In recognition of National Safety Month, an annual event held in June, State Senator Eric Adams (D-Brooklyn) today urged New York parents and guardians to take steps to poison-proof their homes in an effort to prevent accidental poisonings among young children.
"We like to think of our homes as bastions of safety in an unsafe world, but in reality, homes can be an exceedingly dangerous place, especially for little ones," said Senator Adams. "I know only too well how quickly a young life can be lost after the ingestion of ordinary household products, but in toxic amounts."
According to the American Association of Poison Control Centers, a child is accidentally poisoned in the United States every 30 seconds. Each year, thousands of children ingest common household products, such as cleansers, paints, cosmetics, insect sprays and medicines. Data show that 60 percent of all poisonings occur to children under six years of age.
Senator Adams said that many accidental poisonings could be prevented, and painful– if not tragic– circumstances avoided, by simply looking at a home with a fresh pair of eyes– a toddler’0s eyes. "From that vantage point, you’ll see how easily a bright bottle of perfume or a tube of aspirin can look like a sweet treat."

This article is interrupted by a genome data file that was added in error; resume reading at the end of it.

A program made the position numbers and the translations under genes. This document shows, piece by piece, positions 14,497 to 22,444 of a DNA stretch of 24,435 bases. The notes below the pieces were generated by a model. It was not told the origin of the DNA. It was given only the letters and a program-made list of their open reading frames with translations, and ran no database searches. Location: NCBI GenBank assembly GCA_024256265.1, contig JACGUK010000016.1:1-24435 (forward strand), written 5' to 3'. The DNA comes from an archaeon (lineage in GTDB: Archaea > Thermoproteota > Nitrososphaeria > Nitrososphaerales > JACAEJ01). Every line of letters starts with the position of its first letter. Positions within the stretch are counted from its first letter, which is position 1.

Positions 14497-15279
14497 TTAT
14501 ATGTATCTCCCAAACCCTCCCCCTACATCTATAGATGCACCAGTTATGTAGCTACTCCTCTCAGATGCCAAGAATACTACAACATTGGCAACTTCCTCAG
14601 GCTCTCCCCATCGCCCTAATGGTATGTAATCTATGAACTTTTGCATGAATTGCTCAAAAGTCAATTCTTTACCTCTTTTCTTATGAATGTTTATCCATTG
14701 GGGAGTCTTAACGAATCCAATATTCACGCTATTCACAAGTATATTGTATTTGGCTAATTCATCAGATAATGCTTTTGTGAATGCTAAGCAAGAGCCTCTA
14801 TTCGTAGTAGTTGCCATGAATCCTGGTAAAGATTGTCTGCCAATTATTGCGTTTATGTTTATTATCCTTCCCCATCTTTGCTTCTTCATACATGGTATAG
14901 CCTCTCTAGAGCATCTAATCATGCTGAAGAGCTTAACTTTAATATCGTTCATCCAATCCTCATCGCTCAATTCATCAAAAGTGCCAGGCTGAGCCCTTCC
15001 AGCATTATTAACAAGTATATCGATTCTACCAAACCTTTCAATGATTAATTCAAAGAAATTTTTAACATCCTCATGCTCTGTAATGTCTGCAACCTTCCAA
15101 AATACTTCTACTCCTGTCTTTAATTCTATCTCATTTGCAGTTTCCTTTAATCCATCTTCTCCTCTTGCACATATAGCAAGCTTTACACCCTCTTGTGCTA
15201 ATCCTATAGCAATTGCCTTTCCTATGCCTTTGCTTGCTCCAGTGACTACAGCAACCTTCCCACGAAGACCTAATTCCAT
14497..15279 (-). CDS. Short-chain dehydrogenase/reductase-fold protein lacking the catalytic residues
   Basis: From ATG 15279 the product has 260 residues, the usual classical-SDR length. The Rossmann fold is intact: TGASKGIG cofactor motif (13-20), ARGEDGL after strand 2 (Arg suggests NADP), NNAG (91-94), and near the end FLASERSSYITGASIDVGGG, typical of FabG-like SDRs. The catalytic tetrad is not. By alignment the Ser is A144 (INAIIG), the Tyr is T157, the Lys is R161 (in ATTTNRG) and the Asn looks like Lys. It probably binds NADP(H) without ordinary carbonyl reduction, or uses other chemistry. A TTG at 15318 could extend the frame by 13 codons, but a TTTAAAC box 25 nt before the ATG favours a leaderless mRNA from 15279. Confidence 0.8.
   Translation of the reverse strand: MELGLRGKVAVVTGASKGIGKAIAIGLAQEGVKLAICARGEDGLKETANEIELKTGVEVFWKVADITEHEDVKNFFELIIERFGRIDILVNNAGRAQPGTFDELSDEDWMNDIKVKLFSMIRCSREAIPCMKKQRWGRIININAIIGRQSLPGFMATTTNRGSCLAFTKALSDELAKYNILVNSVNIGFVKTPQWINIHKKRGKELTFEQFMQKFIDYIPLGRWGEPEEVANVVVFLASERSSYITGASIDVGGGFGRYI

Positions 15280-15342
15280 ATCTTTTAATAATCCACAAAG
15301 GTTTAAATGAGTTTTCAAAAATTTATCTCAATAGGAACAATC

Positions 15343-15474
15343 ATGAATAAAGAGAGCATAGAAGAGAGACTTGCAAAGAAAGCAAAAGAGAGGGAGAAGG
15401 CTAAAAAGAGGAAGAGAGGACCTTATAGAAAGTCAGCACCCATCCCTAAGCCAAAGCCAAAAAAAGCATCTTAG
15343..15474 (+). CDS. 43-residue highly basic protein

To poison-proof a home, the first step is to place all household chemicals and medicines out of sight and out of reach of children, Senator Adams said. He also mentioned special toddler locks are available for kitchen cabinets. Other child safety suggestions include:
Keep all drugs, household products and pesticides in their original
containers. Follow label instructions for use and for safe discarding.
Do not call medicine "candy" and avoid taking medicine in front of
young children, who like to imitate adults. Put medications in a
place where no one else has access to them.
Do not leave household products out after use. Never leave
children alone with household products or drugs.
Post the national toll-free poison control number – 1-800-222-
1222– on or near every home phone and save it on your cell phone.
This emergency line is open 24 hours a day, 7 days a week.
However, if a victim of poisoning has collapsed or is not
breathing, call 911.
With a little bit more knowledge, families can protect their young ones from hurt and harm. For more safety tips, and information on how to handle a childhood poisoning emergency, visit the web site of the American Academy of Pediatrics at www.aap.org.
"Accidental poisonings often occur when parents or caregivers are home but not paying attention," Senator Adams concluded. "Yet we know that young children love to explore their environment, opening cabinets and containers and putting things in their mouths. As adults, it’s critical that we take the time to poison-proof our homes. The alternative is a potentially fatal disaster."